With 144,000 servers running in its datacenters, Akamai can reserve a certain amount of core processing resources on each one for the transcoding function, while utilizing what it calls “Fast TCP (Transmission Control Protocol)” to speed the transfers of file chunks from mezzanine files for simultaneous processing on disparate servers and from there to compilation into the full file in origin storage. Fast TCP, which was developed by FastSoft, a company Akamai acquired in 2012, modifies the algorithms of the standard TCP/IP mode of recovering lost packets in IP to smooth out and therefore speed transmissions. It does this by orchestrating transmission rates according to measures of whether too few or too many packets are in queue at any location in contrast to standard TCP/IP, which pegs send rates to estimates of packet loss probability based on detection of dropped packets.
All of these techniques have important implications for Akamai’s ability to handle what’s coming as video traffic continues to surge. “If you look at what must be done to accommodate traffic growth over the next five years, you can’t do it by throwing more boxes at the problem,” Michel said. “You have to get more efficient with interconnections.”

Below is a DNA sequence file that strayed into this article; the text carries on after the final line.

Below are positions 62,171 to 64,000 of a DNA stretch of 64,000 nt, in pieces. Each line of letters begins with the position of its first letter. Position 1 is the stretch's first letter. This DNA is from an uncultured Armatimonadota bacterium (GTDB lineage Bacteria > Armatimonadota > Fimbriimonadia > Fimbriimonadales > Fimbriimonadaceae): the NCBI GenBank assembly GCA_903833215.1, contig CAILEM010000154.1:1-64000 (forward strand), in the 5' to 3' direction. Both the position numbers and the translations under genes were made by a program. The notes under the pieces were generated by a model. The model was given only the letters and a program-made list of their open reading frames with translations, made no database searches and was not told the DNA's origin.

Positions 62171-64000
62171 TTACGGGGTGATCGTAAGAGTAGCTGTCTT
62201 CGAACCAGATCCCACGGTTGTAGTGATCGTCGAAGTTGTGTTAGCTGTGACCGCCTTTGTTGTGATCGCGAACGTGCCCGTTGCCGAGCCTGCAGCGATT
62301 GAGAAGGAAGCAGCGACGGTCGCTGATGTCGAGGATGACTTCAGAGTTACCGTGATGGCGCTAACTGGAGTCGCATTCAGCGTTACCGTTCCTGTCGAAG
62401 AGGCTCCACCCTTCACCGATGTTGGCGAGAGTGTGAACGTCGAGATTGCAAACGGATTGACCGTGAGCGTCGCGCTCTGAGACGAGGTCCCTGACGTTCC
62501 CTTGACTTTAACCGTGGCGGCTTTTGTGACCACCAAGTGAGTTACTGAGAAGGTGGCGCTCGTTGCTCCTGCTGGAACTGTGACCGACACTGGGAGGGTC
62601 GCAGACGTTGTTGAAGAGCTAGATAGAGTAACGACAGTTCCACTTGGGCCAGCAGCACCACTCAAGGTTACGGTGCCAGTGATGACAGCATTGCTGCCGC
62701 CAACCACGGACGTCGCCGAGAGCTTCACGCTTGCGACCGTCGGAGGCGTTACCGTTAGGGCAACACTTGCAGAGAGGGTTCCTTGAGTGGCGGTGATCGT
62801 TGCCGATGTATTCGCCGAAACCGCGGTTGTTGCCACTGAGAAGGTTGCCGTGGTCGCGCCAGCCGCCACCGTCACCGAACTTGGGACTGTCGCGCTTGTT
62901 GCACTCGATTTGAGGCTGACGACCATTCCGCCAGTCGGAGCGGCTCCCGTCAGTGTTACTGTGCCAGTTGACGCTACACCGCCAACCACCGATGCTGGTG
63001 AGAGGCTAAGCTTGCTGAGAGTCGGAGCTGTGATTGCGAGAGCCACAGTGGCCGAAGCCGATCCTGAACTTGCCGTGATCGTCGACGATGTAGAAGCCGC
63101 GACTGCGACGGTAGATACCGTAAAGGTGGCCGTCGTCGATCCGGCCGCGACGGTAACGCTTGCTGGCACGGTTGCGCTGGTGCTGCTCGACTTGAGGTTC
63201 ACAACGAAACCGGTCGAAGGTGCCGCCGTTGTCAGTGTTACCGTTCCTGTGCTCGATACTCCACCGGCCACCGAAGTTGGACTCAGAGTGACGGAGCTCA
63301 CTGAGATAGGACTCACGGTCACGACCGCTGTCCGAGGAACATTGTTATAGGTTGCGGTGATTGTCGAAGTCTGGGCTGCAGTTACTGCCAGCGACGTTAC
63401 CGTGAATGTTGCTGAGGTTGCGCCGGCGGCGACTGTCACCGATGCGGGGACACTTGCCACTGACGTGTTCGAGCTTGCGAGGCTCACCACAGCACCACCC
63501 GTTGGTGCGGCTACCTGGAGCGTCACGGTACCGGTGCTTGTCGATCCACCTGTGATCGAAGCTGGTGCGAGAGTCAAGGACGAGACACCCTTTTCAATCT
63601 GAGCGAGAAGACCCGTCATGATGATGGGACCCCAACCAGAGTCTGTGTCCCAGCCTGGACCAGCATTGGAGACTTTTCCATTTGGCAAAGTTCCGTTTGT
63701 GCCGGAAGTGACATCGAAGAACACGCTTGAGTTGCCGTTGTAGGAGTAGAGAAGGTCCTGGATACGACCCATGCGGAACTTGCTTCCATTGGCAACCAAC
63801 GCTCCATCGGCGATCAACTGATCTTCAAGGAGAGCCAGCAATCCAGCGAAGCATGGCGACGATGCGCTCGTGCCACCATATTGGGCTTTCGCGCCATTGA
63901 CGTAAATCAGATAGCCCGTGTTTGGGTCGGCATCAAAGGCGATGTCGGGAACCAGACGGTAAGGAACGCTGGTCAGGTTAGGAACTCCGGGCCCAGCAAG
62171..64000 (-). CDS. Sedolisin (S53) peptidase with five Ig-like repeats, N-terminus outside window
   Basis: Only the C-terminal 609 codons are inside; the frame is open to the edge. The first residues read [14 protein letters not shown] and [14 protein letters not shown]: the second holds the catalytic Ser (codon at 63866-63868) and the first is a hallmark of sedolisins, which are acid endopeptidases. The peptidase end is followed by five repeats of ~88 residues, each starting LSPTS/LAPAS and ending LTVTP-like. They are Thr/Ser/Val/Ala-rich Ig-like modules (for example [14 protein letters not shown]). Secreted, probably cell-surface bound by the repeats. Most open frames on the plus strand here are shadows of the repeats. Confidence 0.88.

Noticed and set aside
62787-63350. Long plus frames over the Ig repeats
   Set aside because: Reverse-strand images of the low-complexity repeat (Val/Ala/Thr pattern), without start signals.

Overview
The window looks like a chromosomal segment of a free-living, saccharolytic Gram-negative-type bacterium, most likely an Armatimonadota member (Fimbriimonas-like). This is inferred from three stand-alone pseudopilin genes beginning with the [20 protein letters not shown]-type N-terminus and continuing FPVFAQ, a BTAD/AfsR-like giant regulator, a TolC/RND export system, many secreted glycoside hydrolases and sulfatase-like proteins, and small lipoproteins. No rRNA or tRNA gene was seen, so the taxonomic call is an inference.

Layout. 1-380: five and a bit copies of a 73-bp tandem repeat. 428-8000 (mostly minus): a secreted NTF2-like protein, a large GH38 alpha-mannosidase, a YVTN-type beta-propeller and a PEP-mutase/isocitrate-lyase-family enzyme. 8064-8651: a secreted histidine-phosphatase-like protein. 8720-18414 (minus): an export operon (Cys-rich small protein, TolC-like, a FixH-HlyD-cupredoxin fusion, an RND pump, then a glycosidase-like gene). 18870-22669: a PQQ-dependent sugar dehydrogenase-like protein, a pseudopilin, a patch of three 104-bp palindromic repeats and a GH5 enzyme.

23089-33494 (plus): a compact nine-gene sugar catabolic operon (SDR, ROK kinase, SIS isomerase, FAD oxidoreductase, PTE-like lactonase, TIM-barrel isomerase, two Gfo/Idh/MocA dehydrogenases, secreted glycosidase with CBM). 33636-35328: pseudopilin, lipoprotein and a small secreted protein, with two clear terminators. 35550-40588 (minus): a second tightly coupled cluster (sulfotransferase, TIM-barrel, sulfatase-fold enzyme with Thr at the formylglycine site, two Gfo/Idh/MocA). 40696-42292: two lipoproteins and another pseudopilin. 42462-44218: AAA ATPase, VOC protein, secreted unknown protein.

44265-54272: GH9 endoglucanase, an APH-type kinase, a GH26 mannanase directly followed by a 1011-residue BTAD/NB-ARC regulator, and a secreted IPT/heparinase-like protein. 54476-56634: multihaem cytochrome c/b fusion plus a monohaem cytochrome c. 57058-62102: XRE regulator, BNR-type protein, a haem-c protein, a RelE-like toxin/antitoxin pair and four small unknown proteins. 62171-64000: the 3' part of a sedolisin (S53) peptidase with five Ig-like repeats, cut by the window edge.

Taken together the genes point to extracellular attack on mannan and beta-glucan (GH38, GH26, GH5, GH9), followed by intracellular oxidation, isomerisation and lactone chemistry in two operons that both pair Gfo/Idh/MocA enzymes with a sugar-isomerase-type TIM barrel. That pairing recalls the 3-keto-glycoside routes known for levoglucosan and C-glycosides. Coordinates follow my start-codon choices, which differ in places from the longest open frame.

The Akamai cloud service is designed to support hybrid models where entities with significant in-house resources can leverage the cloud as needed. For example, Michel explained, if it suddenly becomes necessary to re-format all stored files to accommodate a new streaming platform like MPEG-DASH or a new transcoding protocol like HEVC, those processes can be allocated to the Sola Vision service, utilizing the Akamai storage as well if needed, while maintaining a seamless operational environment across the in-house and remotely stored content.
The various functions built into Sola Vision are offered on a modular basis to allow each customer to coordinate use of the service with their existing workflows and business models, he added. “Each customer’s workflow is different,” he said. “It can’t be a one-size-fits-all approach.”